Ask any child of the ’80s how they feel when they hear the song “I Melt With You” and they’ll tell you what joyful nostalgia the song bears for them as one of the greatest anthems of the era. Based on that, you might expect a film of the same name to be a happy, John Hughes-style trip down memory lane. Or the VH1 version of “The Hangover.” Or even an ’80s version of “The Big Chill.”
But you’d be off on all counts. Way off.
This isn’t another dialogue-heavy, cerebral exercise about midlife crisis, but a gut punch of the reality that goes way beyond the movie cliches. Don’t get me wrong, this movie is about that pain of realizing that not only is your life half over — at best — but just how far you’ve strayed from everything you wanted to become. But unlike so many other films that explore the same subject, these guys take action. With brutal and tragic results.
Director Mark Pellington took actors known more for comedy and cast them in one of the most unflinching films you will see this year. Perhaps it’s because of lower expectations based on his pretty-boy past, but former Brat-Packer Rob Lowe is not only brilliantly cast in a sly nod to the era but gives hands-down the performance of his career. Divorcee and father Lowe swings between quiet desperation to desperately out of control as he self-prescribes his narcotic indulgences for himself and his friends as much as his patients: the core of what his doctor’s practice has become.
While the whole ensemble cast of friends deserves accolades — Thomas Jane, Jeremy Piven, Christian McKay — I may be laughed at, but I’m going to go out on a limb and say it: Lowe’s performance is nothing short of Oscar-worthy, as well as McKay’s and the director who orchestrated this and brought such performances out of all these actors.
Of course, the problem is, when you have such a great cast (including Carla Gugino as the cop who senses something is amiss but can’t stop the wheels of fate) it splits the voters. These actors will likely be overlooked come Oscar time. Which is sad, because God knows in an era of endless “Twilight” episodes and senseless remakes, we need more original, though-provoking, raw films like this.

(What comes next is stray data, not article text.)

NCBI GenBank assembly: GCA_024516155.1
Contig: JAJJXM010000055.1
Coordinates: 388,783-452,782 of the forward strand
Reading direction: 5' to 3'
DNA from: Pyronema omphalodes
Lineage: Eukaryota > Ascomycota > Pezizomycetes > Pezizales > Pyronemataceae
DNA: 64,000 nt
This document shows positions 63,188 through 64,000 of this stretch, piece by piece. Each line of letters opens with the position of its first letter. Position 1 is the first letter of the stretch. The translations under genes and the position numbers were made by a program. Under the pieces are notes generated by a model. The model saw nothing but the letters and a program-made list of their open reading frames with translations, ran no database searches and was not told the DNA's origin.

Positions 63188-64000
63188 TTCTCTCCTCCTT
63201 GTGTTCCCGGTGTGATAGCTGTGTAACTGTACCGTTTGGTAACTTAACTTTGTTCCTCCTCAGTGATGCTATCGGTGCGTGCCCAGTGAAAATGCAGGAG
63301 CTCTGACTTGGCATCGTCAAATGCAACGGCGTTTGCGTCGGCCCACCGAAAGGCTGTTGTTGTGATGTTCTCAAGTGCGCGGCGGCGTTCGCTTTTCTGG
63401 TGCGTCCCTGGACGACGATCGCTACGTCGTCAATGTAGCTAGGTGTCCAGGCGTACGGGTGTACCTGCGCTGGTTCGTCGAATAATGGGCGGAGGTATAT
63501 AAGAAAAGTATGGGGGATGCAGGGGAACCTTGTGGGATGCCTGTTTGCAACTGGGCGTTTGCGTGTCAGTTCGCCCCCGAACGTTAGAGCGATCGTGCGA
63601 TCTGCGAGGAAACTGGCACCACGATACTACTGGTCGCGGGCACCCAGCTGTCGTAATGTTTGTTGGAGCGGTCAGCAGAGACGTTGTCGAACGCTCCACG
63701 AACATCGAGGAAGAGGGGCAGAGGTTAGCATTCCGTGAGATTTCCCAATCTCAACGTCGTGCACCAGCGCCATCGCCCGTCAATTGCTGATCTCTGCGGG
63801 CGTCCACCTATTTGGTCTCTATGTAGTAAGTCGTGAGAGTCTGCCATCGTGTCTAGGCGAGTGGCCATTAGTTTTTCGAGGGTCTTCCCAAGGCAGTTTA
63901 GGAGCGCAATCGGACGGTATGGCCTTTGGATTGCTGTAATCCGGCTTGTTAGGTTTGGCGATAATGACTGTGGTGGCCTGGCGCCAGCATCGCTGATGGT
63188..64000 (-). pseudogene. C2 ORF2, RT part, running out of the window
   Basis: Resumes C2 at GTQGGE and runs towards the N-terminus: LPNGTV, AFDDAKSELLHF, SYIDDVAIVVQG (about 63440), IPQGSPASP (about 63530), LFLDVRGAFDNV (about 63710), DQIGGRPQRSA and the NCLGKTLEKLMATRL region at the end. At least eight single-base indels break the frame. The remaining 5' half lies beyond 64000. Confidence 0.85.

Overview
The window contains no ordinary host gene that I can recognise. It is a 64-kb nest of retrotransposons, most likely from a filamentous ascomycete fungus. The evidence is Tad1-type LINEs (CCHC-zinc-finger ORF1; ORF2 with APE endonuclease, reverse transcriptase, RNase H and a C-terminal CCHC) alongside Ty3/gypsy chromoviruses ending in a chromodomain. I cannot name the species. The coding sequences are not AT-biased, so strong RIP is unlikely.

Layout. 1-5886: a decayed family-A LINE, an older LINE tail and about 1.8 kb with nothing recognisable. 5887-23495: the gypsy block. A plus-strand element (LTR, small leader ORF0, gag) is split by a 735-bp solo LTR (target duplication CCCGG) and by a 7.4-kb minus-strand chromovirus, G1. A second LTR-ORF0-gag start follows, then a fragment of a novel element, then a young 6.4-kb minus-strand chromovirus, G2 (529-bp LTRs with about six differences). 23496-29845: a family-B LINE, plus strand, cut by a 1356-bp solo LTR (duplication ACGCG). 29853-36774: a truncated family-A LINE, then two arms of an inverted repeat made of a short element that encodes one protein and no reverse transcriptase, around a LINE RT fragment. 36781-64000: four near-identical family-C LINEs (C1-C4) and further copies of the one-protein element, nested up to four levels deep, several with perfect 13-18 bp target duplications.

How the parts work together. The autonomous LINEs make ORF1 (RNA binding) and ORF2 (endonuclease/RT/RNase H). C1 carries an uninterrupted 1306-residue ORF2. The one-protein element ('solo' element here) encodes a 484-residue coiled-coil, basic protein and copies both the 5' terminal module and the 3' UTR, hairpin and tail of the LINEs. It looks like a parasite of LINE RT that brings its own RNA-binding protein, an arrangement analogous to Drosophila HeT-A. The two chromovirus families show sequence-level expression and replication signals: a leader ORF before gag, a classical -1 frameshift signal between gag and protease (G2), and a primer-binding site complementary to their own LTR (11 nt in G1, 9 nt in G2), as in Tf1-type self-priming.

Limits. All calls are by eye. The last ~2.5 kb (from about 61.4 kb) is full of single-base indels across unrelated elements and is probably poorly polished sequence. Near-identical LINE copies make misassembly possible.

“I Melt With You” has so many poignant moments — McKay with the young lovers, Jane getting the bitter truth from the girlfriend of a young aspiring writer like he used to be, Piven begging Jane to help him with the thing he can’t do himself. And when Lowe’s ex-wife chides him about going off with the boys to “pretend you’re grown-ups,” he quietly replies, “I pretend you still love me … Just tell me again how it went from you loving me to not loving me.”
As sappy as it may sound on paper, trust me, it isn’t even remotely so in the performance. It’s quietly devastating.
Throw in some gorgeous scenery, cinematography, and a killer soundtrack, and I have to say this is the best movie I’ve seen all year. It’s sad it probably won’t get the recognition it deserves, but sadder still that Hollywood can’t embrace this kind of quality and make more movies this good.
“I Melt With You” is breathtaking, heartbreaking, and a relentless reminder to choose your life wisely, lest those choices come back to haunt you. Your day of reckoning won’t be at the end, but about halfway through.
“I Melt With You” opens in limited release theaters December 9, 2011, and is available currently on pay per view cable.